The kitchen doesn't stint on portions, either. "Fonduta Gamberi" ($6.99) is just what the name suggests in Italian: A ravishing fondue of shrimp, artichoke hearts and spinach, roasted into a melted mess with Parmesan and mozzarella cheeses. It's appetizer heaven with a heap of garlic toast wedges.

    The kitchen doesn't stint on portions, either. "Fonduta Gamberi" ($6.99) is just what the name suggests in Italian: A ravishing fondue of shrimp, artichoke hearts and spinach, roasted into a melted mess with Parmesan and mozzarella cheeses. It's appetizer heaven with a heap of garlic toast wedges.

    "Pizza di Pollo Barbacoda" is another winning choice: A wood-fired pizza on a thin, chewy crust with vigorous toppings of barbecued chicken, pecorino and mozzarella cheese ($7.49). It manages to be light and filling at the same time.

    "Pizza di Pollo Barbacoda" is another winning choice: A wood-fired pizza on a thin, chewy crust with vigorous toppings of barbecued chicken, pecorino and mozzarella cheese ($7.49). It manages to be light and filling at the same time.

    "Scaloppine di Salmone" salmon fillet ($12.99) is a winning entree that leaves a citrus impression, sauteed with fresh lemon butter. It's adorned with capers, tomatoes and fresh bright basil. But on the night we visited, the accompanying bowl of linguine had no flair whatsoever. It looked and tasted like someone had dumped it out of a pot to get it out to the table in a hurry. And the "Ravioli Formaggi" only hinted at the asiago, parmesan cheeses that were stuffed into the pasta, because the roasted garlic cream sauce had been drenched with a heart-stopping dose of salt.

    "Scaloppine di Salmone" salmon fillet ($12.99) is a winning entree that leaves a citrus impression, sauteed with fresh lemon butter. It's adorned with capers, tomatoes and fresh bright basil. But on the night we visited, the accompanying bowl of linguine had no flair whatsoever. It looked and tasted like someone had dumped it out of a pot to get it out to the table in a hurry. And the "Ravioli Formaggi" only hinted at the asiago, parmesan cheeses that were stuffed into the pasta, because the roasted garlic cream sauce had been drenched with a heart-stopping dose of salt.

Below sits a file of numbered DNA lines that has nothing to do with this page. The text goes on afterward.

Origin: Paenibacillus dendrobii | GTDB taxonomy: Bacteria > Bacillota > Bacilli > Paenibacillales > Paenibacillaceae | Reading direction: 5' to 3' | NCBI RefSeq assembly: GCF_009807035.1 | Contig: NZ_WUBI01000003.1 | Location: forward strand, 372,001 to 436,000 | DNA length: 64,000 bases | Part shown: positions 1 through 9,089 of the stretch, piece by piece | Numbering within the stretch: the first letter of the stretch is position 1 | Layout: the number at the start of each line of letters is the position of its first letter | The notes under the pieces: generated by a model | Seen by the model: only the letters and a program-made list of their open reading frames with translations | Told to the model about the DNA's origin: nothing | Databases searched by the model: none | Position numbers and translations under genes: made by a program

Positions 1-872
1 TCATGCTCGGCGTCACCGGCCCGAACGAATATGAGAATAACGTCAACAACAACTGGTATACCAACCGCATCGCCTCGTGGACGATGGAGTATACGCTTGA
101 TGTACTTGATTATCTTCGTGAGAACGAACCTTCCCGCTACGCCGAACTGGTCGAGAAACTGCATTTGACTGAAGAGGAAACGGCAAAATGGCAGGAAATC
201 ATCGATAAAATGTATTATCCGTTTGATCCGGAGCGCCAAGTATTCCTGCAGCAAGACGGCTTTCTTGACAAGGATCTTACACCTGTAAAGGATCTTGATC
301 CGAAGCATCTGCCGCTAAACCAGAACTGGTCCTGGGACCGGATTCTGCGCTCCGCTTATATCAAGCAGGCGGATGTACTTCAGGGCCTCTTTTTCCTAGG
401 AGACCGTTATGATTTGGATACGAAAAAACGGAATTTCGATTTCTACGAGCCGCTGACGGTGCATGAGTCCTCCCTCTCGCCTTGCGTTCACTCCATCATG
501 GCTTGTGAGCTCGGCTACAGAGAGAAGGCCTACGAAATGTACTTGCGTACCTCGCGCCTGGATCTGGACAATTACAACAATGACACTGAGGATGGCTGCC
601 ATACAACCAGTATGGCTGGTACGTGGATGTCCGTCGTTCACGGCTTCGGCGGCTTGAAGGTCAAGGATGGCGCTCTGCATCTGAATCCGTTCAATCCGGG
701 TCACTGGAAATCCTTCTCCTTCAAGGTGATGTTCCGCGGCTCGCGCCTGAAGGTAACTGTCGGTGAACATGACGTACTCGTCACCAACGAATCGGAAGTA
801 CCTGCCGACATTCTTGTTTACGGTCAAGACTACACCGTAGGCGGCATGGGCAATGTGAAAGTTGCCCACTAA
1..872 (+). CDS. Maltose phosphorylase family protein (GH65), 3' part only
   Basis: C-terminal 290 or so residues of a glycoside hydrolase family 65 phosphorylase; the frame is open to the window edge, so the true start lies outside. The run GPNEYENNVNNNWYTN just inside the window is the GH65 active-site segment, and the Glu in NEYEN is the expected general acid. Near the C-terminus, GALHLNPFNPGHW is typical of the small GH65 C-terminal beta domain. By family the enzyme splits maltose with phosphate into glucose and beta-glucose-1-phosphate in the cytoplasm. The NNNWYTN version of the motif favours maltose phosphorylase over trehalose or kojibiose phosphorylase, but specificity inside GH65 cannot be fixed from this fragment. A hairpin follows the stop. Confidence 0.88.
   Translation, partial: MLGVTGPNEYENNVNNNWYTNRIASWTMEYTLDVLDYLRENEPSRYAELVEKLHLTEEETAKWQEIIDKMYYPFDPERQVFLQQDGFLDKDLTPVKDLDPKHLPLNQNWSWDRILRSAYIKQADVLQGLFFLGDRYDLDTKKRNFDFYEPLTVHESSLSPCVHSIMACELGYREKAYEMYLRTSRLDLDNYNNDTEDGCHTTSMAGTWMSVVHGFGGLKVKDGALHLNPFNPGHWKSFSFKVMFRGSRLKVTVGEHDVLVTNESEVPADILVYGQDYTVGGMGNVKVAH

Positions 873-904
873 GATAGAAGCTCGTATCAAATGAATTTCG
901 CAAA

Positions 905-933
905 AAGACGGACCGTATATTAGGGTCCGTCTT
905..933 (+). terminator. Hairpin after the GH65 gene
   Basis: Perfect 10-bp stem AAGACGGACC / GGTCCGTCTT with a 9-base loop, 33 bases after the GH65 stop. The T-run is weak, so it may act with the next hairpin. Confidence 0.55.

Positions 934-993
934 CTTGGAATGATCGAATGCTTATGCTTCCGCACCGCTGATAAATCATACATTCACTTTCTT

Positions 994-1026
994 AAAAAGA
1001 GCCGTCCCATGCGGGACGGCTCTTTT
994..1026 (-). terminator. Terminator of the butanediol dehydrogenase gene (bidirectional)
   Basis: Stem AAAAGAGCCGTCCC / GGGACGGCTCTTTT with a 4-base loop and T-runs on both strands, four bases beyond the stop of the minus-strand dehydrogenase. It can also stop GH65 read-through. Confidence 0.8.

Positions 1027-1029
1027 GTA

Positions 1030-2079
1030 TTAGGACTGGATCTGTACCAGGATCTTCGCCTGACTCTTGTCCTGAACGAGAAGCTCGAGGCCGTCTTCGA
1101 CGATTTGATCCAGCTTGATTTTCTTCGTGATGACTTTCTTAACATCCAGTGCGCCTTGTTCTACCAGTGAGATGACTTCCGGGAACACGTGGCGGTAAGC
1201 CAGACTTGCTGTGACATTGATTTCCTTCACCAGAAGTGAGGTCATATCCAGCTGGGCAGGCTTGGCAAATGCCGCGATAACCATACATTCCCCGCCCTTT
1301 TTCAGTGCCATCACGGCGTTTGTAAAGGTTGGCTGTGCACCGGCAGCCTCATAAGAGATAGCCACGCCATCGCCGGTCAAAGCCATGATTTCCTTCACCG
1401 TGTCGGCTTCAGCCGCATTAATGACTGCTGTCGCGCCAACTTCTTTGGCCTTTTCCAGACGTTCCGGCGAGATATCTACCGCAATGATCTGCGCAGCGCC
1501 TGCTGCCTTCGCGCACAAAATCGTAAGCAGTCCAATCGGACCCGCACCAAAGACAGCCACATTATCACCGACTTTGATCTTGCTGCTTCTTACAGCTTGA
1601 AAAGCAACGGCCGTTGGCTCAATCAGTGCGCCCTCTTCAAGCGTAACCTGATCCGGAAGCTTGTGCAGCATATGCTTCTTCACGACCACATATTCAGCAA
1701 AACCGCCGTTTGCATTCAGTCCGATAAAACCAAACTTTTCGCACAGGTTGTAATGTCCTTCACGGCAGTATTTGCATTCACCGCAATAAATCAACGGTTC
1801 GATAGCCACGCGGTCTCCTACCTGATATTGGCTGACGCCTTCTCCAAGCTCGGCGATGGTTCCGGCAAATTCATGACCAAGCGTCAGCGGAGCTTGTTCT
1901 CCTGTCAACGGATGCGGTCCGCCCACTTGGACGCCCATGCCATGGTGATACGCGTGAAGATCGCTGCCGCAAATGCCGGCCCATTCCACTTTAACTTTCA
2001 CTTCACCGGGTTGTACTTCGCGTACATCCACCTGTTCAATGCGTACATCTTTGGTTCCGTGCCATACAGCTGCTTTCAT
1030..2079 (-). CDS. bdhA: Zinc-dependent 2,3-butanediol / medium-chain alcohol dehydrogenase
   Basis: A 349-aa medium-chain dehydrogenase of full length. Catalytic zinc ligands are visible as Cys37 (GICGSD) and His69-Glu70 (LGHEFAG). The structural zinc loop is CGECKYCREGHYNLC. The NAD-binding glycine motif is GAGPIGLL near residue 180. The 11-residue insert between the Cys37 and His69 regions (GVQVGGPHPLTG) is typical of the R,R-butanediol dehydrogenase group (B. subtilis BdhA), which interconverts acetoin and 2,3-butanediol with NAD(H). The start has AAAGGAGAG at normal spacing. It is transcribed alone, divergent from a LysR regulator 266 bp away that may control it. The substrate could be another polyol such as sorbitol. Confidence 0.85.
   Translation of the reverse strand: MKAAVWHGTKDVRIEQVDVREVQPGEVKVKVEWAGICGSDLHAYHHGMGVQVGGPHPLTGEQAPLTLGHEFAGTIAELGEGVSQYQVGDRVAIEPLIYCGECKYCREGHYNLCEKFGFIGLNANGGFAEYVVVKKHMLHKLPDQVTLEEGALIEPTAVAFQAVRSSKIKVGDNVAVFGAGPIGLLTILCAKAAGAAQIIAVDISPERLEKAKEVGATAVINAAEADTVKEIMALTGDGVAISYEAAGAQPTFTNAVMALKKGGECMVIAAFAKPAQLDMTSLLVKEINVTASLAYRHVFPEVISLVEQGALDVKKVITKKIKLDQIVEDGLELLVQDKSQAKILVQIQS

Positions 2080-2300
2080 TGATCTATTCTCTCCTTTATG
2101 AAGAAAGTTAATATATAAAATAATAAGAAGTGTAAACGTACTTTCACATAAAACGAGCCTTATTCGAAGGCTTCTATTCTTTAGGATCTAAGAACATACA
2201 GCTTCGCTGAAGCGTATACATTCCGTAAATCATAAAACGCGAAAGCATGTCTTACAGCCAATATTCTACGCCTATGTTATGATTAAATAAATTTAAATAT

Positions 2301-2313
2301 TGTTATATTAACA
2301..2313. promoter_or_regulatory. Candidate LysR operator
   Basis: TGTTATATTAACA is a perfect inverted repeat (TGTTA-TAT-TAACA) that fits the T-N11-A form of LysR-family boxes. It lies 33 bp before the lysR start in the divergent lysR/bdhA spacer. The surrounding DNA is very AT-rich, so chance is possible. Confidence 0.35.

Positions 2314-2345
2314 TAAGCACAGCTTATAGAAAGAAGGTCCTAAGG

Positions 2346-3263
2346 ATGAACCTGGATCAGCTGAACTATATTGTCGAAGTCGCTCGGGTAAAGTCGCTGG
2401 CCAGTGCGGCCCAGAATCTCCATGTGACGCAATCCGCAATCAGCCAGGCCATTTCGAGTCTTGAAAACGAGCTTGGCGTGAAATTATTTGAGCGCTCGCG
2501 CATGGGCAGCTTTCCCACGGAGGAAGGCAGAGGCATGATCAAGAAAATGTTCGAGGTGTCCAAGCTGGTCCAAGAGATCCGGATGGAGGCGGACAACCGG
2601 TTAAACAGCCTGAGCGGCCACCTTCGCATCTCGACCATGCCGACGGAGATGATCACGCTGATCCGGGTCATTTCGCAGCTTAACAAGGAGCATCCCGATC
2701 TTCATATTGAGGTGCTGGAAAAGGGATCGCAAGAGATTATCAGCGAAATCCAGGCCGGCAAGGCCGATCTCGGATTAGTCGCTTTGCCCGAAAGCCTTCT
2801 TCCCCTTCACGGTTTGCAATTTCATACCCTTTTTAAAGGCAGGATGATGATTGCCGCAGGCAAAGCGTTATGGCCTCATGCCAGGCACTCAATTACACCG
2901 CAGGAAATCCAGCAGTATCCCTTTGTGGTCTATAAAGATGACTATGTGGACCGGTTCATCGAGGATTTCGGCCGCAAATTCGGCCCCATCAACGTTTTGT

Popularity notwithstanding, Romano's Macaroni Grill doesn't belong in the big leagues of Italian restaurants. It's so busy being sought after that when customers start flooding in, the kitchen stops sweating the details. Best to try this restaurant when it's not quite so busy, and the heady flavors of Tuscany are more dependable. In the meantime, if you're looking for ultimate Italian breads and grilled Tuscan meats, your search has ended.

    It's a Tuesday ritual for spaghetti junkies on the south side of town: Hefty, homestyle dinners for about $3 at Rossi's. This mom-and-pop restaurant is celebrating nearly 34 years in the same location by slashing prices on a special anniversary menu.

    The deals are outrageous -- roughly half-price for some of the most popular items. A spaghetti dinner, plus salad and grilled garlic bread, starts at $2.75. Thick, toasted submarine sandwiches packed with deli meats start at $2.50. Ten-inch cheese pizzas are just $2.95.

    The deals are outrageous -- roughly half-price for some of the most popular items. A spaghetti dinner, plus salad and grilled garlic bread, starts at $2.75. Thick, toasted submarine sandwiches packed with deli meats start at $2.50. Ten-inch cheese pizzas are just $2.95.

    The only catch is that you must eat in and don't expect anything fancy. Service is casual; the amenities are low ceilings, dim lighting and lumpy seats. It's truly a south-side dive -- and a well-loved one, judging from its staying power.